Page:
In the past before FB (the dividing line is the birth of Facebook, 2004 AD, a.k.a. 1 FB), the range of the emotions and reactions following a perceived insult extended to where they led to duels by swords, foils, handguns and other means intended to hurt or kill the accuser who was often right and had to die on account of it.  Challenges involved rituals, the drop of a hat, the slapping with a glove of the face of the challenged, knocking a chip off the shoulder of one of the contestants (with the first of the contenders to succeed with knocking the chip off the shoulder of his opponent being the challenger, a dubious distinction in the ensuing brawl).

Those extremes became illegal.  Instead, we amended laws as well as civil and criminal court procedures, in efforts designed to economically devastate accusers, whether those were right or not.  Thereby we ensured that judges, prosecutors and other attorneys, lawyers and adjuncts of the legalistic industry are not deprived of a rich source of income that they intensely crave.  After all, they too must feed their families, pay bills and pay back loans. Having accusers and accused try to settle things out of court by hurting or killing each other was therefore a powerful incentive for the advocates of the legalistic industry do get such attempts ruled illegal, and they achieved that aim.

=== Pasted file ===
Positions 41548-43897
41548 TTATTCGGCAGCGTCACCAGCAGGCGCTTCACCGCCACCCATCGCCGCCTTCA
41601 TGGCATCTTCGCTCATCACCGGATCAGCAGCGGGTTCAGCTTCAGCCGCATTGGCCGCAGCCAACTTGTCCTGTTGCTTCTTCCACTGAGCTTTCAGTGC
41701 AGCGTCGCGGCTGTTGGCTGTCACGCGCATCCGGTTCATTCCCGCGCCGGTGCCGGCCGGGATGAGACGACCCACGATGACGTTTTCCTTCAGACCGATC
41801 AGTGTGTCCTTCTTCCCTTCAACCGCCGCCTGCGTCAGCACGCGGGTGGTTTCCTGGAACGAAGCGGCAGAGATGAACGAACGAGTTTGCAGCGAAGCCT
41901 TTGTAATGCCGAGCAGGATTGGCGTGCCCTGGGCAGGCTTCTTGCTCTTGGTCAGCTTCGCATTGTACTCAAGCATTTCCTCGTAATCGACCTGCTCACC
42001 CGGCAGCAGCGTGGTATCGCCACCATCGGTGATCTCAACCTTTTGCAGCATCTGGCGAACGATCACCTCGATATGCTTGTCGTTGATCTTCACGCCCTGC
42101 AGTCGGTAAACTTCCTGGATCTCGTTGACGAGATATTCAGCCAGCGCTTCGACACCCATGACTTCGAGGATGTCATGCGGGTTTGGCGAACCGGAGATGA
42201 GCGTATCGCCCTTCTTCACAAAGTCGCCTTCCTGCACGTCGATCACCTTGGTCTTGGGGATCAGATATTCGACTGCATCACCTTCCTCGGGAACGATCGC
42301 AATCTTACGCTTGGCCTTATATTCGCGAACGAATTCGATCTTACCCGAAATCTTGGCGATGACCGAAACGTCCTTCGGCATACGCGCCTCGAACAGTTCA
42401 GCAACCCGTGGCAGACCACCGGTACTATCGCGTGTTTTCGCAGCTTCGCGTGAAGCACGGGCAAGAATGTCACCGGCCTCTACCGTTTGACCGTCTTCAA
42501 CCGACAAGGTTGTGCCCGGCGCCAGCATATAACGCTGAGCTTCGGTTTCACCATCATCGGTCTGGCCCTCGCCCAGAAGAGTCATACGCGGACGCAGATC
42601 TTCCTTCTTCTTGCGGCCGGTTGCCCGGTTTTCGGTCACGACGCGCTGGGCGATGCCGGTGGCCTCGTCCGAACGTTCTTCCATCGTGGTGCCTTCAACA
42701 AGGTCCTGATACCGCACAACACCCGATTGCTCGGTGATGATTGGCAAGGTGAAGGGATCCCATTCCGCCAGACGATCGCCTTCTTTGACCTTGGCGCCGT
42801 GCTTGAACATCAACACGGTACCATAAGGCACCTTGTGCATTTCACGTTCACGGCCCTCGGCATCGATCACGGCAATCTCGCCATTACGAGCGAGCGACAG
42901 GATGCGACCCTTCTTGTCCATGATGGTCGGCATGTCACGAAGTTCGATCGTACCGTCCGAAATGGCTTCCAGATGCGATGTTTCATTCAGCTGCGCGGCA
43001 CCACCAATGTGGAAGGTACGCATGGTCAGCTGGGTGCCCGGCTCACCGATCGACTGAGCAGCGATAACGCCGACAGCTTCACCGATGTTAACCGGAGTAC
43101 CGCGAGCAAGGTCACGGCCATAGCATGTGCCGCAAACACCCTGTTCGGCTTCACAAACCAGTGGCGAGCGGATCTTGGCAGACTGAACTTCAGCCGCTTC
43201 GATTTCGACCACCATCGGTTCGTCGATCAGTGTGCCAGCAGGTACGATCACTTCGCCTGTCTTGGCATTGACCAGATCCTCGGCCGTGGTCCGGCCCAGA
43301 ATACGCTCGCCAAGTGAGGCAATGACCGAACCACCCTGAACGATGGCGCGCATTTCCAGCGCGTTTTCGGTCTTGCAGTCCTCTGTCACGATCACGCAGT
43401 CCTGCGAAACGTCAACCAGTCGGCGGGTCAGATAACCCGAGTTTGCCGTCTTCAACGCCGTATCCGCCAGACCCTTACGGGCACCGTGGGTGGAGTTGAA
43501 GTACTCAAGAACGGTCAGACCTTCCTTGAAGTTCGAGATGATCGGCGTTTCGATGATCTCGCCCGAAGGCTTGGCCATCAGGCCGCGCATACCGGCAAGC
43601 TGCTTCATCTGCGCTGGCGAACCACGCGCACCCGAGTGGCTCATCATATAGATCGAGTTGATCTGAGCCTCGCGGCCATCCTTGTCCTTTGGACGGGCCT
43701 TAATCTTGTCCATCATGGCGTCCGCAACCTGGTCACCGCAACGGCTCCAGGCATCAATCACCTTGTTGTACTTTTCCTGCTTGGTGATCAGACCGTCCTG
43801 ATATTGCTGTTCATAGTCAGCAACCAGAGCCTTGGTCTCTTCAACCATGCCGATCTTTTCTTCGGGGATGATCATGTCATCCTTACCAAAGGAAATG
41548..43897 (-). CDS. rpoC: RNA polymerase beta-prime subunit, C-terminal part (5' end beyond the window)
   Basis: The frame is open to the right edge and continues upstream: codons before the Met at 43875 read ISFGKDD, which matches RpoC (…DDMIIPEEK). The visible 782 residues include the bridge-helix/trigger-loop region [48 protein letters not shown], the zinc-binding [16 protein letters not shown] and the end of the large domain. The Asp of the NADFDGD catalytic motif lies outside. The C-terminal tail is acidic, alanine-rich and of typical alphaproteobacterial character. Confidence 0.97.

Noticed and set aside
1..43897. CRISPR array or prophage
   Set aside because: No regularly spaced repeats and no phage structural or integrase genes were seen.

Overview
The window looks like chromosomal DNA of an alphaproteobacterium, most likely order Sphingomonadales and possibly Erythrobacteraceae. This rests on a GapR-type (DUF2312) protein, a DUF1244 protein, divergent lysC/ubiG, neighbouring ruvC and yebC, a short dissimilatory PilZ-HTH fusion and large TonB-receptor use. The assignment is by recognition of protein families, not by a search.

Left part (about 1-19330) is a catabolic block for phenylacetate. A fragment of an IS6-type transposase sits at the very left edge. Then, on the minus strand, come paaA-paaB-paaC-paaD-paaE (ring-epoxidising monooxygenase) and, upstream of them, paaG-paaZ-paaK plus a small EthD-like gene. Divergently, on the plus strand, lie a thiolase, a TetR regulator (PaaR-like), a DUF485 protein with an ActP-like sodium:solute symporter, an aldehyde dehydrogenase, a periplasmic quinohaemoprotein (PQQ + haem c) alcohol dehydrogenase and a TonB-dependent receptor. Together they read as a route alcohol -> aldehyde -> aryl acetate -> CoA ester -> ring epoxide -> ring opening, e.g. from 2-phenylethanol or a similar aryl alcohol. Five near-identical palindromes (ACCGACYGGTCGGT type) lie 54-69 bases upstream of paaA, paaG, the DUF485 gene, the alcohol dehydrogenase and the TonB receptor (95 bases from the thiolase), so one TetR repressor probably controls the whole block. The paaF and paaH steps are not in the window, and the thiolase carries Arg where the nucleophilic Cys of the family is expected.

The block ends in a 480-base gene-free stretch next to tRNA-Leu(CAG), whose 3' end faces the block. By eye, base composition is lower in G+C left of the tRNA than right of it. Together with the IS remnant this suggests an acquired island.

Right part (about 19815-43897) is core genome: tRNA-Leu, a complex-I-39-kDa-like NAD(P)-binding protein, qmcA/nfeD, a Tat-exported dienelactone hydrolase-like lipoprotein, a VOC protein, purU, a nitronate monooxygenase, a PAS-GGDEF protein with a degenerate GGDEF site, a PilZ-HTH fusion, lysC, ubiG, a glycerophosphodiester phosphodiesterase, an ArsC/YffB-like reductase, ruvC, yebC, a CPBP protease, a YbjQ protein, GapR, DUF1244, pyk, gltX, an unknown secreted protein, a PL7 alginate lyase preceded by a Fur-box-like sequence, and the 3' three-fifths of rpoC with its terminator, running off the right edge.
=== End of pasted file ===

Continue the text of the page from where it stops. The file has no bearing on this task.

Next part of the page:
The established legal standards served to uphold our moral traditions.  Violators were prosecuted, the violated compensated, and the innocent protected.  That was a great boon for the business of the law and also served society well.  With Facebook throwing its hat into the ring, things are becoming unnecessarily complicated once more.  To begin with, a lot of re-educating needs to be done.  It would save us a passel of problems if established customs were to be left intact, and established moral traditions not re-engineered.

It is alright for a mega corporation such as Facebook to have internal community standards.  For any corporation to attempt to impose its community standards on all or even only a large part of humanity causes a lot of conflict with locally established moral traditions.  Facebook cannot possibly succeed with doing in a few years what human civilization did not manage during the ten-thousand years of its existence.  It is hubris to insist that Facebook can succeed where all of human civilization failed.

Consider the next section, Facebook becomes a contender in the realm of the business of the law, being self-appointed Legislator, police, judge, jury, and jailer.